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Chem Biol Interact. 2012 Jan 25;195(2):119-32. doi: 10.1016/j.cbi.2011.11.006. Epub 2011 Nov 25.

Metabolic effects of silibinin in the rat liver.

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Department of Biochemistry, Laboratory of Liver Metabolism, University of Maringá, Paraná, Brazil.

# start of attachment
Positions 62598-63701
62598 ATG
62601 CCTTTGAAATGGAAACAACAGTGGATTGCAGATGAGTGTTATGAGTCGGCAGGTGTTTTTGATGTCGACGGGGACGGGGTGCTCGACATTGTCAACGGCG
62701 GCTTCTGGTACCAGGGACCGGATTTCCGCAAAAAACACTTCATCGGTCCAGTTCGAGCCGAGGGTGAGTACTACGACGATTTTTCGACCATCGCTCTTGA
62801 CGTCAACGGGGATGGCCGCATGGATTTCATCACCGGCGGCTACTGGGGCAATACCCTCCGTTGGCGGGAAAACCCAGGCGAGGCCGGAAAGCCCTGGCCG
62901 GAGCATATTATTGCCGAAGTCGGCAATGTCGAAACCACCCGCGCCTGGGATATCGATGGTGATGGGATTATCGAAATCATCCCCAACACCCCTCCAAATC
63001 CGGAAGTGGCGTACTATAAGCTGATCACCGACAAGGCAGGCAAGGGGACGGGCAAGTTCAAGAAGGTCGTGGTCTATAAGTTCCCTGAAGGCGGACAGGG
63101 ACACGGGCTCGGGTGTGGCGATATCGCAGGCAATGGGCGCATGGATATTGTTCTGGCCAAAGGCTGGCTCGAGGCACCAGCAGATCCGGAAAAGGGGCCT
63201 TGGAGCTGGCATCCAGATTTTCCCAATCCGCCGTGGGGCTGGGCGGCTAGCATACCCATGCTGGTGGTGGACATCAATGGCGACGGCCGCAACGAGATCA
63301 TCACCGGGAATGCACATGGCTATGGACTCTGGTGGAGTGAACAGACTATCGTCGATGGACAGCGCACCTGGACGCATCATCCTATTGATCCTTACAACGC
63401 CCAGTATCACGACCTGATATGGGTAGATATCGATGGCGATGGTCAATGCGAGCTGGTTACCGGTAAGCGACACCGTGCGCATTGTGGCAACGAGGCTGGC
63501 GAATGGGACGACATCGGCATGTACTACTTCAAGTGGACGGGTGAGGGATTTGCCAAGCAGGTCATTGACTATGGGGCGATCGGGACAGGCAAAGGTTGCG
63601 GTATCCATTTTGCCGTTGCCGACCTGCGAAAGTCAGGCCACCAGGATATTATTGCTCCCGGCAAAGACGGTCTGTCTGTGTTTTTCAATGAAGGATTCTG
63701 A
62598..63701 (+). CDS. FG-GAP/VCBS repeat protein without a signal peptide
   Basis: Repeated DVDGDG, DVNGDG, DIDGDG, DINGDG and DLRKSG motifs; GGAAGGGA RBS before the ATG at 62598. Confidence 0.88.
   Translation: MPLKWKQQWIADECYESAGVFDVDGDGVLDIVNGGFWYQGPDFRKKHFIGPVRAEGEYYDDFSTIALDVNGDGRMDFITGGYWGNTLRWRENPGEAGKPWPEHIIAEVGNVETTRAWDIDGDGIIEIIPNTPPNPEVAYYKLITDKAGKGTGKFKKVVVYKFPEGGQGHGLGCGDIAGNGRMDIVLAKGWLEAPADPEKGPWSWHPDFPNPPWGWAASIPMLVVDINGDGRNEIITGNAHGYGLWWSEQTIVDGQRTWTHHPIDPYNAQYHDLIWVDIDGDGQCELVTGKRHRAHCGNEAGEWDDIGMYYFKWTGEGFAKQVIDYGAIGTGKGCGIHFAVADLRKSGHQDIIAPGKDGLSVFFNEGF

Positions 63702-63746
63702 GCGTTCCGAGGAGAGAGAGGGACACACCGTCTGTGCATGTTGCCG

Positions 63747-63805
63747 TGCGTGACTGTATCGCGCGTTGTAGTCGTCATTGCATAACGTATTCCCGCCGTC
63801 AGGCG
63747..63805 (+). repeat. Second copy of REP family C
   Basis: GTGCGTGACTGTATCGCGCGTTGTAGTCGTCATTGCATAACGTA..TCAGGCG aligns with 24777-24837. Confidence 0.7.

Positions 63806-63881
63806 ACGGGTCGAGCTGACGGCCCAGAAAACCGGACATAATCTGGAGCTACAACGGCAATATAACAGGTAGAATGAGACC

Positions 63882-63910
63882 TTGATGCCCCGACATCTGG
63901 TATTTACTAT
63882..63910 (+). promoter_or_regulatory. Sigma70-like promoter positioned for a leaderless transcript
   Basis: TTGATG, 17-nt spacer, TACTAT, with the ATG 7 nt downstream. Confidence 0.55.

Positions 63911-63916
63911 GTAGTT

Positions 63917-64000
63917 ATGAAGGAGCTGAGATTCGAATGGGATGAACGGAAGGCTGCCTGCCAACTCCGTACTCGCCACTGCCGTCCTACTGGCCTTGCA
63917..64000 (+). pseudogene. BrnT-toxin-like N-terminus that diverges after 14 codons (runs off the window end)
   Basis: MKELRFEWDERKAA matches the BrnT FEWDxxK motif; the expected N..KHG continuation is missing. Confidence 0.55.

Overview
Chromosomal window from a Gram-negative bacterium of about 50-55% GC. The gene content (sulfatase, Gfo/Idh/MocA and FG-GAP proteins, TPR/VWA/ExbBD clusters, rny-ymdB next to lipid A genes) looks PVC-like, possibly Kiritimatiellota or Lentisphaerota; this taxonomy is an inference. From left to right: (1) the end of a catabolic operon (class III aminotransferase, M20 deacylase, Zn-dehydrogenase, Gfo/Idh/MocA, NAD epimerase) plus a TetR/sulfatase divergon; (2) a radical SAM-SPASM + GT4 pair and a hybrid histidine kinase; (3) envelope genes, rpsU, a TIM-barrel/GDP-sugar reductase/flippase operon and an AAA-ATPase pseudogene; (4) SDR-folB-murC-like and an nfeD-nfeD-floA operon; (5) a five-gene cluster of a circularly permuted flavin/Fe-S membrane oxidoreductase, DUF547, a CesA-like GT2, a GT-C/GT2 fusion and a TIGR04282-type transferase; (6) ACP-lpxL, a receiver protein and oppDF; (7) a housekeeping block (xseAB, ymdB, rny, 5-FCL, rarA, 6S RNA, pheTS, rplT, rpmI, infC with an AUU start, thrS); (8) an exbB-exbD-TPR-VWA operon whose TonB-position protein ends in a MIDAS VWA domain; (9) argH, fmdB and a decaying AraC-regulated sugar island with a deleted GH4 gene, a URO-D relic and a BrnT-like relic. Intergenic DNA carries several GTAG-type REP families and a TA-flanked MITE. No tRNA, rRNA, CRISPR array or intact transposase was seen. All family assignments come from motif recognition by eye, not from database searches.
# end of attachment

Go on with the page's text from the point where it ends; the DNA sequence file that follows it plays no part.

The flavonolignan silibinin, which is a mixture of two diastereoisomers, silybin A and silybin B, is a component of the extract obtained from the fruit and seeds of the variegated milk thistle (Silybum marianum (L.) Gaertn. (Asteraceae)), known as silymarin. Among the therapeutic properties credited to silibinin, its antihyperglycaemic action has been extensively explored. Silibinin is structurally related to the flavonoids quercetin and fisetin, which have been previously demonstrated to be very active on liver metabolic processes related to glycaemic regulation. The aim of the present work was to investigate the effects of silibinin on metabolic pathways responsible for the maintenance of glycaemia, particularly glycogenolysis and gluconeogenesis, in the perfused rat liver. The activities of some key enzymes in these pathways and on parameters of energy metabolism in isolated mitochondria were also examined. At a concentration range of 50-300μM, silibinin inhibited gluconeogenesis in the fasted condition and inhibited glycogenolysis and glycolysis in the fed condition. The mechanisms by which silibinin exerted these actions were multiple and complex. It inhibited the activity of glucose 6-phosphatase, inhibited the pyruvate carrier, and reduced the efficiency of mitochondrial energy transduction. It can also act by reducing the supply of NADH for gluconeogenesis and mitochondria through its pro-oxidative actions. In general, the effects and the potency of silibinin were similar to those of quercetin and fisetin. However, silibinin exerted some distinct effects such as the inhibitory effect on oxygen consumption in the fed condition and a change in the energy status of the perfused livers. It can be concluded that the effects of silibinin on liver glucose metabolism may explain its antihyperglycaemic property. However, this effect was, in part, secondary to impairment in cellular energy metabolism, a finding that should be considered in its therapeutic usage.

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